Down 14 late and facing a tough division opponent on the road without your best player and with your second best not exactly lighting up the arena, it would not seem the odds would be in the Rockets' favor to close out with a win, but that is exactly what they did Monday night in Memphis. After scoring just 32 points in the entire first half, the NBA's No. 1 scoring team dropped 38 in the fourth quarter alone to rally for a 93-86 win over the Grizzlies, getting them to double-digit wins in the first month of the season with three games remaining before December.
This improbable win was made all the more so by the fact that coach Kevin McHale stuck with a lineup of Omer Asik, Chandler Parsons, Patrick Beverley, Omri Casspi and Francisco Garcia through most of the final frame. Dwight Howard had a forgettable game and James Harden missed his third consecutive contest with a sore foot, but McHale's instincts were rewarded with some late-game heroics from his (mostly) bench brigade.
The Rockets have won six of their last eight, with their only losses at Philadelphia against a surprising Sixers team and in Dallas thanks to a remarkable Mavericks fourth-quarter comeback. With home games against the struggling Hawks and Nets before a showdown with the Spurs this weekend, it would appear the Rockets have time to get Harden completely healthy without having to worry about losing streaks.
Through the first 15 games of the season, the formula for winning for this team has become clear. They are a devastatingly good offensive team with scorers galore and outstanding ball movement when they are at their best. They can beat you in the post, slashing to the basket, on the break and even on the perimeter where, despite some early-season struggles, they continue their dominance behind the three point line.
But the Rockets are at their absolute peak when they are playing well at the other end of the floor. With Howard, Asik and now the emergence of Terrence Jones as both rim protectors and rebounders, they only need to find consistency defending on the perimeter to quickly elevate themselves to one of the premier teams in the NBA.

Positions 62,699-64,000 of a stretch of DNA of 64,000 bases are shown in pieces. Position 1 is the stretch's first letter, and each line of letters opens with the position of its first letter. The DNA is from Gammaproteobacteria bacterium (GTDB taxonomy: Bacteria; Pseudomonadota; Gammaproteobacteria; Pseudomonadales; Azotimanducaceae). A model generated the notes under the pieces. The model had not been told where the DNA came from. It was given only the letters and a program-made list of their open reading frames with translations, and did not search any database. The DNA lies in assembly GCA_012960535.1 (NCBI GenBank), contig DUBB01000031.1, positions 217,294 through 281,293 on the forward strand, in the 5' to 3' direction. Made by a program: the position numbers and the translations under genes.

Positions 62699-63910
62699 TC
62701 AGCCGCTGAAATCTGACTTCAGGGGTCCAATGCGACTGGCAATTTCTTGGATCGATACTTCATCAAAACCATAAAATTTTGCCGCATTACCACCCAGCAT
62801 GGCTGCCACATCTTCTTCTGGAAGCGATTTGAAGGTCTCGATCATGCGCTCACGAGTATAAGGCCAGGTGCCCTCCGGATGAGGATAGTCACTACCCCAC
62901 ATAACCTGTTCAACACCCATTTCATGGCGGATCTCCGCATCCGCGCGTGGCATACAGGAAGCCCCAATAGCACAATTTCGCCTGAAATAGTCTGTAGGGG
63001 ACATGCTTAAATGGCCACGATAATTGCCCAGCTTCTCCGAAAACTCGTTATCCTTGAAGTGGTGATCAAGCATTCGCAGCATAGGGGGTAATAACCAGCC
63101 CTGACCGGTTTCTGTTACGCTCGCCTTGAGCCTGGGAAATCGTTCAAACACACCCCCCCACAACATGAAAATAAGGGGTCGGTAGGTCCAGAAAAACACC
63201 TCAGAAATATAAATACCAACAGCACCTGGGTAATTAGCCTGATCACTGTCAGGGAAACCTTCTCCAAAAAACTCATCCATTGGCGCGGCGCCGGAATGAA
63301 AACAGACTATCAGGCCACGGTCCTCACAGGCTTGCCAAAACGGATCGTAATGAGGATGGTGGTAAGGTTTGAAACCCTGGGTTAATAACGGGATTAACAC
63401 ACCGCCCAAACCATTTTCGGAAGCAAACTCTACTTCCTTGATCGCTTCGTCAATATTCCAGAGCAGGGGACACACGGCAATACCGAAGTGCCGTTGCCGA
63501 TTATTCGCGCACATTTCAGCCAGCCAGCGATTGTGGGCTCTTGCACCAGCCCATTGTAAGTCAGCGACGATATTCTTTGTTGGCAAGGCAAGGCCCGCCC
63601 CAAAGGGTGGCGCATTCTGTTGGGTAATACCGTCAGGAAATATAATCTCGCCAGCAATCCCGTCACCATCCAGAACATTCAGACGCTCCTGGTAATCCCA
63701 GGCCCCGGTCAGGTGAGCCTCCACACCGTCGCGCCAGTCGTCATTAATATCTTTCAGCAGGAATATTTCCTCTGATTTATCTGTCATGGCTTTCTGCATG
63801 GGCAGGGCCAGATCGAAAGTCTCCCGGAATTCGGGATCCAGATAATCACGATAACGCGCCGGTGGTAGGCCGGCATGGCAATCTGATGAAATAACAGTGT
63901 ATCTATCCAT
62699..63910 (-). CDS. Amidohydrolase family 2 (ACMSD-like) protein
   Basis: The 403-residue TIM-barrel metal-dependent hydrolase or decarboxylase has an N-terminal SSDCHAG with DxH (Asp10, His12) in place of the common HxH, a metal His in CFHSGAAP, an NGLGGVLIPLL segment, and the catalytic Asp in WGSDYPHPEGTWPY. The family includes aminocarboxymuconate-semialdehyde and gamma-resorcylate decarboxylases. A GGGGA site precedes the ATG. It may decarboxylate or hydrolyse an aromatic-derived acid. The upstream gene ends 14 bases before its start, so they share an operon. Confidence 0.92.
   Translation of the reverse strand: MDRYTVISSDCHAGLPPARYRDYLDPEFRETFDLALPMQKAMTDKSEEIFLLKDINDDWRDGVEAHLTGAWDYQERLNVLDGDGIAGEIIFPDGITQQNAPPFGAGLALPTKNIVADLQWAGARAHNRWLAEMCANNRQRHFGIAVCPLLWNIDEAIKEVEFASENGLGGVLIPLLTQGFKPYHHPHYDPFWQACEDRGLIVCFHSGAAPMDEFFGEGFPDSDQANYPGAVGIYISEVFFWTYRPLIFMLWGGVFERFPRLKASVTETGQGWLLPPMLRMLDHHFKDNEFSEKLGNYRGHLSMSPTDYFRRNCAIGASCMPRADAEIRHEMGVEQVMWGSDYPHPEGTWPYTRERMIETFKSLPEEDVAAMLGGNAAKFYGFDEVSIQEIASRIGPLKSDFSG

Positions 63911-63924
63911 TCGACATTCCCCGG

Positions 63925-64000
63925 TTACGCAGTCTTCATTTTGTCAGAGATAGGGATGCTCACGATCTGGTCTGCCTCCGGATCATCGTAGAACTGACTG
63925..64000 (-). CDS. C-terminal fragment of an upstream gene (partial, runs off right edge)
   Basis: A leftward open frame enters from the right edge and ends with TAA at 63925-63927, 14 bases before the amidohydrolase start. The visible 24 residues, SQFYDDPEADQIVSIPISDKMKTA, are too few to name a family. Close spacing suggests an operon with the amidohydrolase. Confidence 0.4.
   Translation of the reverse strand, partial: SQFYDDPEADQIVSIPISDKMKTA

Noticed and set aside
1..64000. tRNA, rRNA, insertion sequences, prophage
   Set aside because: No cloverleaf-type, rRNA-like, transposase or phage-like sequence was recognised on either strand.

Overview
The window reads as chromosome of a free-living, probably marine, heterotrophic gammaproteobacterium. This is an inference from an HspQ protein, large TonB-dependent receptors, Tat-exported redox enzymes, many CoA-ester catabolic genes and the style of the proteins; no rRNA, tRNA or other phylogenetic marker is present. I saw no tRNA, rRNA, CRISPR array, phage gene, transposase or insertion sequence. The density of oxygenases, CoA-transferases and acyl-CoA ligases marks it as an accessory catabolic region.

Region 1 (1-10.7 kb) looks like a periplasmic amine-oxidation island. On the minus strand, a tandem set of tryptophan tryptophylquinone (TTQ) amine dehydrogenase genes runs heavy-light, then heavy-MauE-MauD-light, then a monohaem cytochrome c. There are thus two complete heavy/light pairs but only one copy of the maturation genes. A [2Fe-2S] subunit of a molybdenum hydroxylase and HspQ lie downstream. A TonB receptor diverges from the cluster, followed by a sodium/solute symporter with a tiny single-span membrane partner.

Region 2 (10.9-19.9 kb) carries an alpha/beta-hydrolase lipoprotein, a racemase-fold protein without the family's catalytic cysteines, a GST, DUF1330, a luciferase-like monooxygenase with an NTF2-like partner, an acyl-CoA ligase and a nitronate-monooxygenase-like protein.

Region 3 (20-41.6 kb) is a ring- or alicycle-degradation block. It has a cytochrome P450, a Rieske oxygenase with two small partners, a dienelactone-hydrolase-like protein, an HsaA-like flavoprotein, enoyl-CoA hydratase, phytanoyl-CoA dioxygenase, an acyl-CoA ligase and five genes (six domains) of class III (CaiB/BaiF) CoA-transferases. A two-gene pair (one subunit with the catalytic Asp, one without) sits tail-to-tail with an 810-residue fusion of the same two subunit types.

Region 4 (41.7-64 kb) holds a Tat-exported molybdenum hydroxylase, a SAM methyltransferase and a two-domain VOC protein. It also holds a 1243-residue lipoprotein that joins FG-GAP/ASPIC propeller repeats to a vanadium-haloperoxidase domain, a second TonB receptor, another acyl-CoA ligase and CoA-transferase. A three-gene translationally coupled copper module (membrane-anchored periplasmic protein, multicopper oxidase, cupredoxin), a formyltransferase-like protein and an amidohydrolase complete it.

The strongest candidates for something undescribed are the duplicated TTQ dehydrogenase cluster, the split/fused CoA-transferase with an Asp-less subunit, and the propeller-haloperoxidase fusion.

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On both ends of the floor, Harden is ultimately the key, not because he is their best scorer but because how he shares the ball and how he defends will determine just how good the Rockets can be.
Monday night, when the Rockets were mounting their furious comeback, they did it with ball movement and stingy defense. When they were being buried by Dallas last week, they lost it with a lack of both. In that Dallas game, they were too often caught reaching on defense and playing one-on-one offensively. Harden is a brilliant scorer, but when he yo-yos the ball on the perimeter, too often the Rockets are standing around watching instead of keeping the offense flowing like they did in Memphis.
Recently, McHale said that, like most young players, Harden gets caught up in the offensive end of the floor, not paying attention on defense. He also said he knows Harden can be a good defender because he's seen him do it. Once he finally puts it together and gets a little better at moving the ball in critical situations, this team is going to be scary.
Fortunately, this is not a team plagued by chemistry problems. During the fourth-quarter run in Memphis, the entire bench, this time made up of starters and a bow tie-wearing Harden, was on its feet as the guys on the floor brought them back. These guys really do love playing together. It will be up to them to do it consistently and up to Harden to lead them.